Node.js Exporter

Node.js Exporter

Overview Installation Dashboards Alerting rules Grafana Cloud Integration

Introduction

The following quickstart provides setup instructions and preconfigured dashboards, alerting rules, and recording rules for the prom-client for Node.js Prometheus metrics exporter. After running through the steps in this quickstart, you will have:

  • Set up and configured prom-client for Node.js to collect Node.js app metrics like event loop lag, active handles, and GC metrics. prom-client for Node.js will expose these as Prometheus-style metrics.

  • Configured Prometheus to scrape prom-client for Node.js metrics and optionally ship them to Grafana Cloud.

  • Set up a preconfigured and curated set of recording rules to cache frequent Prometheus queries.

  • Imported Grafana dashboards to visualize your metrics data.

  • Set up Prometheus alerting rules to alert on your metrics data.

Metrics usage

This exporter publishes roughly 78 Prometheus time series by default. To see a list of metrics shipped by default with this exporter, please download a sample metrics scrape here.

Note that depending on its configuration, prom-client for Node.js may collect and publish far more metrics than this default set. To learn more about configuring prom-client for Node.js and toggling its collectors, please see the prom-client for Node.js GitHub repository.

Beyond toggling prom-client for Node.js’s settings, you can reduce metrics usage by dropping time series you don’t need to store in Prometheus or Grafana Cloud. To learn how to do this, please see Reducing Prometheus metrics usage with relabeling from the Grafana Cloud docs.

Grafana Cloud’s Node.js Integration

If you’re using Grafana Cloud, you can skip all of the steps in this guide by installing the Node.js Integration, which is designed to help you get up and running in a few commands and clicks. Sign up for free.

To learn how to collect Node.js metrics using the Node.js Integration, please see Node.js Integration from the Grafana Cloud docs.

prom-client for Node.js Quickstart

In this guide you’ll learn how to set up and configure prom-client for Node.js to collect Node.js metrics like event loop lag and active handles and expose them as Prometheus-style metrics. You’ll then configure Prometheus to scrape Node.js metrics and optionally ship them to Grafana Cloud. Finally, you’ll set up a preconfigured and curated set of Grafana dashboards, and alerting rules. At the end of this guide you’ll have dashboards that you can use to visualize your Node.js metrics, and a set of preconfigured alerts.

If you’re using Grafana Cloud, the Node.js Integration can help you get up and running quickly. The Node.js Integration embeds prom-client for Node.js into the Grafana Cloud Agent and automatically provisions alerting rules and dashboards, so you don’t have to run through the steps in this guide. To learn how to set up prom-client for Node.js using the Node.js Integration, please see Node.js Integration from the Grafana Cloud docs.

Prerequisites

Before you get started, you should have the following available to you:

  • Node.js installed on your machine. To learn more, please see Downloads from the Node.js site.
  • Prometheus running in your environment or directly on the machine. To learn how to install Prometheus, please see Installation from the Prometheus docs.
  • Grafana running in your environment or directly on the machine. To learn how to install Grafana, please see Install Grafana from the Grafana docs.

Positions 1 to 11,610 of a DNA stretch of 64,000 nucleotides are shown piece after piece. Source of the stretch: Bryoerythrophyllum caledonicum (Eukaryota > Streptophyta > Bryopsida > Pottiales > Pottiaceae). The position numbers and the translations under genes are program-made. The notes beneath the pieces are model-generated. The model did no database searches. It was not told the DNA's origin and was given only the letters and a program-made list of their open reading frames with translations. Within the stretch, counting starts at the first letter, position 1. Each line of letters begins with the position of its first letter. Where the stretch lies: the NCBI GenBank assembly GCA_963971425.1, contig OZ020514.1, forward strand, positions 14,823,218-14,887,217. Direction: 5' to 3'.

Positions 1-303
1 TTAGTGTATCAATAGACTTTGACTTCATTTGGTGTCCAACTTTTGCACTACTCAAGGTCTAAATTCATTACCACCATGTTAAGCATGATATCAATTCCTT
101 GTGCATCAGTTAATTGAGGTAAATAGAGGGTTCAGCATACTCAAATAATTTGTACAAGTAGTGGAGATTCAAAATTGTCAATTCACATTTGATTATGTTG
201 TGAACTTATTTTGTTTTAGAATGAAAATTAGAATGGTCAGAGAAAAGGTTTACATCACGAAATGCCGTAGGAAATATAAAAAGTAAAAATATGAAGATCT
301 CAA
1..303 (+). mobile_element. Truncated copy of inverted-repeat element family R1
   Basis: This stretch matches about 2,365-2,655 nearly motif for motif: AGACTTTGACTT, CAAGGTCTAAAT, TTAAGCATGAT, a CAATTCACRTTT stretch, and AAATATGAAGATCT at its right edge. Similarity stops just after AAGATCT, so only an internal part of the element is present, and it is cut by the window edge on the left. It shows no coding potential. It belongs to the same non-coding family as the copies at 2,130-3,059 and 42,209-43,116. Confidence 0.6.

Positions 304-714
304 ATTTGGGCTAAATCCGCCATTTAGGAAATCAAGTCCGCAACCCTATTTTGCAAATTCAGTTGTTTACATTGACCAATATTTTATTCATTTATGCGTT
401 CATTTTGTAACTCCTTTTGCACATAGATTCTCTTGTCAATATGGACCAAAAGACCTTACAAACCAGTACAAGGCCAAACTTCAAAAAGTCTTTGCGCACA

• (Optional) A Grafana Cloud account. Grafana Cloud hosts Grafana and a Cortex-based Prometheus metrics endpoint. You will still need to scrape metrics, using either Prometheus installed in your environment, or the Grafana Cloud Agent. To learn more about Grafana Cloud, please see Grafana Cloud.

Step 1: Setting up prom-client for Node.js

In this step you’ll set up prom-client for Node.js to collect and expose Node.js metrics in Prometheus format. This guide uses an Ubuntu 20.04 system with Node.js version 15.11.0. Steps may vary slightly depending on your operating system and Node.js version.

This guide will demonstrate setup steps for a new Node.js app. To instrument an existing Node.js app, please see the prom-client GitHub repository.

To begin, log in to your machine and create a new app directory called app. Navigate into this directory:

mkdir app
cd

Initialize the Node project using npm init:

npm init

Use the defaults for everything, except for the following prompt:

entry point: (index.js)

For this prompt, enter app.js then hit ENTER.

Next, install express and prom-client using npm:

npm install express prom-client --save

Finally, create the minimal app using your favorite text editor. Open a file called app.js and paste in the following:

import express from 'express';
import { collectDefaultMetrics, register } from 'prom-client';

collectDefaultMetrics();

const app = express();

app.get('/metrics', async (_req, res) => {
  try {
    res.set('Content-Type', register.contentType);
    res.end(await register.metrics());
  } catch (err) {
    res.status(500).end(err);
  }
});

app.listen(4001, '0.0.0.0');

This barebones app collects a standard set of Node.js metrics and exposes them in Prometheus format at the /metrics endpoint. It listens for requests on port 4001 at localhost.

When you’re done, save and close the file.

Finally, run the app using Node:

node app.js

You won’t see any output, but your shell should hang. In another session, simulate a Prometheus scrape using curl:

curl localhost:4001/metrics
. . .

# HELP nodejs_gc_duration_seconds Garbage collection duration by kind, one of major, minor, incremental or weakcb.
# TYPE nodejs_gc_duration_seconds histogram
nodejs_gc_duration_seconds_bucket{le="0.001",kind="incremental"} 2
nodejs_gc_duration_seconds_bucket{le="0.01",kind="incremental"} 4
nodejs_gc_duration_seconds_bucket{le="0.1",kind="incremental"} 4
nodejs_gc_duration_seconds_bucket{le="1",kind="incremental"} 4
nodejs_gc_duration_seconds_bucket{le="2",kind="incremental"} 4
nodejs_gc_duration_seconds_bucket{le="5",kind="incremental"} 4
nodejs_gc_duration_seconds_bucket{le="+Inf",kind="incremental"} 4
nodejs_gc_duration_seconds_sum{kind="incremental"} 0.007554849
nodejs_gc_duration_seconds_count{kind="incremental"} 4
nodejs_gc_duration_seconds_bucket{le="0.001",kind="major"} 0
nodejs_gc_duration_seconds_bucket{le="0.01",kind="major"} 2
nodejs_gc_duration_seconds_bucket{le="0.1",kind="major"} 2
nodejs_gc_duration_seconds_bucket{le="1",kind="major"} 2
nodejs_gc_duration_seconds_bucket{le="2",kind="major"} 2
nodejs_gc_duration_seconds_bucket{le="5",kind="major"} 2
nodejs_gc_duration_seconds_bucket{le="+Inf",kind="major"} 2
nodejs_gc_duration_seconds_sum{kind="major"} 0.007220236999999999
nodejs_gc_duration_seconds_count{kind="major"} 2

If you see the above output, you successfully installed prom-client into your Node.js app. You’re ready to begin scraping Node.js metrics using Prometheus.